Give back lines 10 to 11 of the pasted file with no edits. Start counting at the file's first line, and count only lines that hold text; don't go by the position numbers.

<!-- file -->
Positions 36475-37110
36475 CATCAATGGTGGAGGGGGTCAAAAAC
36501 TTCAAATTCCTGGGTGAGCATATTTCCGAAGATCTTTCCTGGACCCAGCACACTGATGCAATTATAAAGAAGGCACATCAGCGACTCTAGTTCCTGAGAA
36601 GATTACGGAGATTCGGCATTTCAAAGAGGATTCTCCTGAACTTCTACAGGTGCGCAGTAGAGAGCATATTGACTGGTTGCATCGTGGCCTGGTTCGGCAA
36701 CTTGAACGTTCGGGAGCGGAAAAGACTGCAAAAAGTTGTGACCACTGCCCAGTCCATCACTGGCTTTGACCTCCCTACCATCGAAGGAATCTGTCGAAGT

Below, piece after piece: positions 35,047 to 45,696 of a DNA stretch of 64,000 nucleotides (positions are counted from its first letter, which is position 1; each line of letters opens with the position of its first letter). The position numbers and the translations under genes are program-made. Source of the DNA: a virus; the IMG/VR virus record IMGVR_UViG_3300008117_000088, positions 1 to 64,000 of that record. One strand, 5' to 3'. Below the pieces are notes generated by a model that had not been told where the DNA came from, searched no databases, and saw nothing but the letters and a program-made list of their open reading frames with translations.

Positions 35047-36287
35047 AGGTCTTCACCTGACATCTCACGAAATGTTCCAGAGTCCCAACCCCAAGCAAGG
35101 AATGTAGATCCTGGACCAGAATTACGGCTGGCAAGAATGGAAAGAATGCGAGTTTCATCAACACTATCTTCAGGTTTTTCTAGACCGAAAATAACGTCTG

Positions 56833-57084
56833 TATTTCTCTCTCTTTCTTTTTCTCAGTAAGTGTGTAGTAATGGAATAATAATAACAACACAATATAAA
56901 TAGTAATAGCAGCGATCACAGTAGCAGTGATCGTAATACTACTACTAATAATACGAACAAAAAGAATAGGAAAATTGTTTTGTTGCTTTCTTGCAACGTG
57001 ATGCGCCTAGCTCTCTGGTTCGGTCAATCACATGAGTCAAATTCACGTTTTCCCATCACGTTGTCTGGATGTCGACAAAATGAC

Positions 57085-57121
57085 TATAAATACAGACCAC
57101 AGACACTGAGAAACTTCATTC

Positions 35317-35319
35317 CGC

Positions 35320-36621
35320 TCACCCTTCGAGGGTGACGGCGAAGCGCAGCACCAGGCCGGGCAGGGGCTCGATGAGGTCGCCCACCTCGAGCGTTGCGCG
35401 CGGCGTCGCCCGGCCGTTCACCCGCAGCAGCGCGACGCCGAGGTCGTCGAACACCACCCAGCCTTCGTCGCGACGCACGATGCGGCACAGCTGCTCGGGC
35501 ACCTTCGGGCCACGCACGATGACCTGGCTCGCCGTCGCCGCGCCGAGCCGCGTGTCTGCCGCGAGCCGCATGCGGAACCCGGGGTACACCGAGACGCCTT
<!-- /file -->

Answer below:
Positions 56833-57084
56833 TATTTCTCTCTCTTTCTTTTTCTCAGTAAGTGTGTAGTAATGGAATAATAATAACAACACAATATAAA